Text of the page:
By David Glen

Multi-discipline approach to building a museum model

I was born in the late 1940s into a Britain still reeling from war, a child of ration books and vegetable plots. A redundant gas mask and tin hat were among my playthings, and my way to school crossed wasteland deep rutted from the wheels of an anti-aircraft battery. So while I missed the conflict, just, I glimpsed it agonies. Half a century on I have been able to offer my own small tribute to the allied pilots and crews who gave their lives in the skies over Europe.
Click on photos to enlarge.
In September of this year my 1:5 model of the North American P-51D Mustang, eight years in the building, joined my similarly scaled Mk I Spitfire on permanent display at the Royal Air Force Museum. I am proud that the two models should find such an illustrious home.
I am sometimes asked what drives me to devote a significant and increasing proportion of my life to building large scale model aeroplanes. There is no simple answer, and the question has prompted some soul searching.
As a child I was given to occasional truanting, a weakness redeemed only by my favoured choice of ‘refuge’, the Science Museum in South Kensington. The model ships in their fine cases drew me like a magnet, and one in particular, C. Nepean Longridge’s magnificent replica of Nelson’s flagship, HMS Victory, became a shrine. Time after time during my illicit excursions I would stand before it in wonder, and I fancy my obsession for model detail is not without Longridge’s influence.
Yet if Longridge was the catalyst, the chemistry was already in place. I am from a family of model makers: My grandfather, George, built 2.5 in. gauge steam locomotives on an old ‘Victoria’ treadle lathe, quite how with hands contorted into claws by chronic rheumatoid arthritis I will never know. Shortly after George died, I came upon a tiny Bassett-Lowke horizontal steam engine he had built. I took it apart and put it together again, and it ran when I pumped air through it. It gave me grandiose ideas and, cajoling my family for funds, I procured a full set of drawings of LBSC’s 3.5 in. gauge ‘starter’ tank locomotive ‘Tich’. I instigated the project but, my father, Alex, took it over, and in that brief interval some of the skills and enthusiasm of two generations percolated down to the third. But when came the siren call of adolescence, model making went the way of catapult and fishing rod, about as passé as short pants.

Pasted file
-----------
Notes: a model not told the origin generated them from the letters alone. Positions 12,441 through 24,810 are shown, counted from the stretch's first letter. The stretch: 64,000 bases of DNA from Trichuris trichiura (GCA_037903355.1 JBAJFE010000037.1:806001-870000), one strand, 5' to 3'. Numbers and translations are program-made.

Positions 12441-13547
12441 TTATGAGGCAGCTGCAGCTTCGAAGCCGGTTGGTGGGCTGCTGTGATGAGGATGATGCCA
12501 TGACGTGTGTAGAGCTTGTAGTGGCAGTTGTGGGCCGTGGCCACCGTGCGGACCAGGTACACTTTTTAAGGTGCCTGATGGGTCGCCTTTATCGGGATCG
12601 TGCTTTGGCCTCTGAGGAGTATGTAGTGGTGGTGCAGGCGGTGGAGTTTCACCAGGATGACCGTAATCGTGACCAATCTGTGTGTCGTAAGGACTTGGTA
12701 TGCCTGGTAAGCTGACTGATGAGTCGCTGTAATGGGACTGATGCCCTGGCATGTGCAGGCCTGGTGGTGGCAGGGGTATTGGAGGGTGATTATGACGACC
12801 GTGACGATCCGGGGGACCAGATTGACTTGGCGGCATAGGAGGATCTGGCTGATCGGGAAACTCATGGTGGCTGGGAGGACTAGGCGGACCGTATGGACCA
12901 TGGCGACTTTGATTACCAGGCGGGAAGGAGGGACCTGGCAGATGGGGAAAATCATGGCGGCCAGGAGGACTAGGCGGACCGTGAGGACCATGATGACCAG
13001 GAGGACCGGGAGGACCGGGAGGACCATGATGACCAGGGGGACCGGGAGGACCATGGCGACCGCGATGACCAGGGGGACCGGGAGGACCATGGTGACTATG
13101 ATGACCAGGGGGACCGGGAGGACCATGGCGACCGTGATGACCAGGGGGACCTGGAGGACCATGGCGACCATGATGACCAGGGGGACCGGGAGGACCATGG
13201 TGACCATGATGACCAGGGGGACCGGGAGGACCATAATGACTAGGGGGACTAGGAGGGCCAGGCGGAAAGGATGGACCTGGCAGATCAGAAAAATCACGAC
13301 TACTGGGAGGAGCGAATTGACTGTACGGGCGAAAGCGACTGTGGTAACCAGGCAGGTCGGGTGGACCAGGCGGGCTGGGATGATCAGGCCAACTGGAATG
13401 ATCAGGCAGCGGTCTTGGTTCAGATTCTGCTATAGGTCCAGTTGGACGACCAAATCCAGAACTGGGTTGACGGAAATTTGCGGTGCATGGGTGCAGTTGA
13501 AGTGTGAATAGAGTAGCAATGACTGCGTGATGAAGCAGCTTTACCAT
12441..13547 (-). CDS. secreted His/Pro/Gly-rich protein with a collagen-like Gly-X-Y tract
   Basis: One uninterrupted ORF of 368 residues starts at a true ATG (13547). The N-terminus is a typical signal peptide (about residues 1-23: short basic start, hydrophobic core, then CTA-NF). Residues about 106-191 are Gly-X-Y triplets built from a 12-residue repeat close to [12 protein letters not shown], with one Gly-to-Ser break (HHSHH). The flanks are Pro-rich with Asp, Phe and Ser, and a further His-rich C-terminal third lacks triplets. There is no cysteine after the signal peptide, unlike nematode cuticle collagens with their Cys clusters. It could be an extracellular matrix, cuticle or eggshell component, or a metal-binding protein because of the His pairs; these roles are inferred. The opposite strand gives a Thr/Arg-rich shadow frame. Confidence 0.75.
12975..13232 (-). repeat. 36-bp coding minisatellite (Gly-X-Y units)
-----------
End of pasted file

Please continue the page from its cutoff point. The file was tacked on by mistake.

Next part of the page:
If model engineering was in the blood, so were aeroplanes. When in the late 1970s my father retired after a lifetime in the aircraft industry, I became a volunteer with the Duxford Aviation Society. At the historic Cambridgeshire airfield I found Aladdin’s cave and, what’s more, I was back among model makers. During the years I spent helping restore the Imperial War Museum’s B25J Mitchell bomber, I became an avid ‘basher’ of plastic aircraft kits. Inevitably, I progressed from building straight from the box, to tinkering, to ‘super detailing’ and ultimately to scratch building in my favoured 1:24 scale. 
Then came the Model Engineering Exhibition of 1992, and my encounter with Rob Millinship’s magnificent circa 1:5 scale Supermarine Spitfire. The model deservedly took gold, and it inspired me to attempt something similar.  Perhaps it is no accident that my ‘serious’ modelling career should begin with this aircraft, for I have been captivated since boyhood by R. J. Mitchell’s elliptical-winged masterpiece, and building a model of it (pictured below with iconic cockpit) is the closest I will ever get to possession. The Spitfire occupied me over 11 years, its path to the RAF Museum opening when a serendipitous encounter at my flying club in Cambridge engendered an introduction to Dr Michael Fopp, the Museum’s then Director General. Yet even before its completion I was looking to the next project, and it was Duxford one October afternoon that provided inspiration.
The Mustang, resplendent in polished metal set off by yellow livery, was parked in autumn sunlight way out on the live side against the green and timeless chalk ridge that flanks the airfield. I believe, looking back, that it was the Old Flying Machine Company’s ‘Ferocious Frankie’, but I cannot be sure. Then and there I decided to build a Mustang. Choosing a specific aircraft was easy. During repeated visits to the RAF Museum at Hendon, I had admired Robert Tullius’ magnificent restoration of VF-B  413317, the machine flown by Captain Donald Emerson, 336 Squadron, 4th Fighter Group, who was killed on Christmas Day 1941 during the Battle of the Bulge. This particular aircraft satisfied two important criteria: it was accessible for detailed photography and its largely